passing the assembly between spaced endless belts which limit the expansion of the foamable reaction mixture;
the process parameters being such that the foam adjacent the upper cover layer is evenly distributed and adheres well to said upper cover layer.

This invention relates to a process for the continuous production of a laminate having a lower cover layer formed with recesses, such as corrugations, a rigid foam core, and an upper cover layer, the cover layers being introduced into a double conveyor belt while a foamable mixture is distributed over the lower layer at the inlet end of the double conveyor belt.

Whereas the continuous production of laminates having spaced plane-parallel cover layers on both sides and a foam core does not involve any particular difficulties, the flow paths of the foam are uncontrollable in cases where a lower cover layer provided with recesses is used. In many cases, the upper cover layer of such a laminate is uneven, its adhesion to the foam core is inadequate and the quality of the foam is highly irregular. Attempts have been made to fill these recesses with foam in a preliminary operation. Unfortunately, this involves considerable extra outlay. Moreover, the danger of delamination exists at the interface between the two foam layers.

An object of this invention is to provide a process for making a product that is satisfactory in regard to evenness of the upper cover layer, adhesion of the cover layers to the hard foam core and homogeneity of the hard foam core.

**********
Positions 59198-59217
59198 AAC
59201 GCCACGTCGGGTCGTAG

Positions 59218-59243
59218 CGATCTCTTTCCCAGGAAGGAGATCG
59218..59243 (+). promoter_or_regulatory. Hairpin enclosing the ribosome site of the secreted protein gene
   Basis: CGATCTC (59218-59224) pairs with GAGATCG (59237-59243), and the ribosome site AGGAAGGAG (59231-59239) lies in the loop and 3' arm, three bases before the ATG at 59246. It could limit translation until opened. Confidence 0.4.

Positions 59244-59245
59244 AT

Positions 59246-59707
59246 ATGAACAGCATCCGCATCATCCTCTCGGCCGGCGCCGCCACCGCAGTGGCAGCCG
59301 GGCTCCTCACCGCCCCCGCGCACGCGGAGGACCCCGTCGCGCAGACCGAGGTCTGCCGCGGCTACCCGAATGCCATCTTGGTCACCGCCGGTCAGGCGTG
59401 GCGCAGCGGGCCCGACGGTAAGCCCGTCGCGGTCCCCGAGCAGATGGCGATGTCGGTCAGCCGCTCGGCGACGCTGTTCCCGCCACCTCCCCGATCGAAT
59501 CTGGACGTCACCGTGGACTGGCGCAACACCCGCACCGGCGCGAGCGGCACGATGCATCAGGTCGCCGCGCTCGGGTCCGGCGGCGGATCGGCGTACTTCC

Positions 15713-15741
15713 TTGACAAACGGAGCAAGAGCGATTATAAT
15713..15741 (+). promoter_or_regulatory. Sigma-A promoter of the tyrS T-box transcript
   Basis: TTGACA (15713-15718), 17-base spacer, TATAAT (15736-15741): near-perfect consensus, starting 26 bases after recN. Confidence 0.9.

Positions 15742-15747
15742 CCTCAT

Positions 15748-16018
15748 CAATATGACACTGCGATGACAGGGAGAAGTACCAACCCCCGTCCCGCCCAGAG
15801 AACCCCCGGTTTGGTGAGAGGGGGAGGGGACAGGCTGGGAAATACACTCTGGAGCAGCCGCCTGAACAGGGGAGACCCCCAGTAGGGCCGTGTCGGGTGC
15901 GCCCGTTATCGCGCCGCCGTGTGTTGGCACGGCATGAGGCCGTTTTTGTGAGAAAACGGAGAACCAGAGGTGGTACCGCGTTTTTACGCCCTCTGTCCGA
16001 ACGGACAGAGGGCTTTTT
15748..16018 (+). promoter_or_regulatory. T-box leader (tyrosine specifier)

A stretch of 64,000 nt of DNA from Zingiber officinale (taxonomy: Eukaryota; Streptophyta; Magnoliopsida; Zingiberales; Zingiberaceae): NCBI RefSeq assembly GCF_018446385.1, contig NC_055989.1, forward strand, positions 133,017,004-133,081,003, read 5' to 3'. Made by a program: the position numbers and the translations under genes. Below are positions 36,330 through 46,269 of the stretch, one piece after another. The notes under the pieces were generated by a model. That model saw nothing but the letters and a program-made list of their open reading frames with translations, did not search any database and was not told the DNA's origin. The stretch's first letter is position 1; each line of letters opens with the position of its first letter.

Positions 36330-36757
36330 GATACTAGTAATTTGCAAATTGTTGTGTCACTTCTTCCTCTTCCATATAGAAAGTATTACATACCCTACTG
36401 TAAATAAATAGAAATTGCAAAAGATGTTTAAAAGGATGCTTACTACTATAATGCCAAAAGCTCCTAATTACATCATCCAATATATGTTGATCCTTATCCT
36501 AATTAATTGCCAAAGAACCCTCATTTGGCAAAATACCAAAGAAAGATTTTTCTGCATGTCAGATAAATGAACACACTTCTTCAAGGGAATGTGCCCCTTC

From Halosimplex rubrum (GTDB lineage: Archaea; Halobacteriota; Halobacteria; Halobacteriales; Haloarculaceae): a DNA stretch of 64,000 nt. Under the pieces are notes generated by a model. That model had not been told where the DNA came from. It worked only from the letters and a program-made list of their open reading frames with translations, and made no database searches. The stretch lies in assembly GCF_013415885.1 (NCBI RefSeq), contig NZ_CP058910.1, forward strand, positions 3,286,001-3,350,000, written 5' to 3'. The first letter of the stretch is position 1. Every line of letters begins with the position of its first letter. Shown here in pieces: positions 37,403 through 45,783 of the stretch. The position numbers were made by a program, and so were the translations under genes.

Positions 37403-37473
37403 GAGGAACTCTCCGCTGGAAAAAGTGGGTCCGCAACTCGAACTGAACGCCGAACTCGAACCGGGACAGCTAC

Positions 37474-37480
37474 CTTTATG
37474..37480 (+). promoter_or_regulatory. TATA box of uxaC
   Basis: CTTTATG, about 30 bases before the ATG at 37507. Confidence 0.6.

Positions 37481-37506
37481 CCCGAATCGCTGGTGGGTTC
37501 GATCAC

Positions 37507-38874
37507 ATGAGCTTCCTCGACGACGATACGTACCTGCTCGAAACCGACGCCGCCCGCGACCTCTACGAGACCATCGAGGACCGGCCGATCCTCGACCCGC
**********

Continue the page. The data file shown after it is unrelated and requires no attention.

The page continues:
Another object of the invention is to provide a laminated structure having substantially non-porous sheets bound to opposite sides of a synthetic resinous foam core wherein one of the sheets has longitudinally extending laterally spaced inwardly directed recesses substantially filled with a foam.

The foregoing objects and others are accomplished in accordance with this invention, generally speaking, by providing a process wherein a defoamable substantially impermeable sheet is moved continuously over rolls to form longitudinally extending laterally spaced grooves or corrugations therein, the resulting corrugated sheet is passed to the lower of two vertically spaced moving endless belts forming a continuous conveyor, a continuous permeable web is disposed over the surface of the recessed sheet, a foamable liquid is poured over the surface of the web, a substantially impermeable cover sheet is disposed over the resulting foaming mass and the assembly is then passed between the lower and an upper endless belt of the conveyor. The distance between the two belts and the volume of the liquid foamable mixture deposited on the web are coordinated so that there is sufficient foamable mixture to rise to a point where the upper sheet of the resulting sandwich structure is disposed against the upper belt as it is moved along by the conveyor. It has been found that foamable liquid will pass through the permeable web into the recesses and react to fill the grooves in the corrugated sheet while foaming reaction mixture above the web will expand to fill the space between the web and top cover sheet to form a substantially homogeneous core.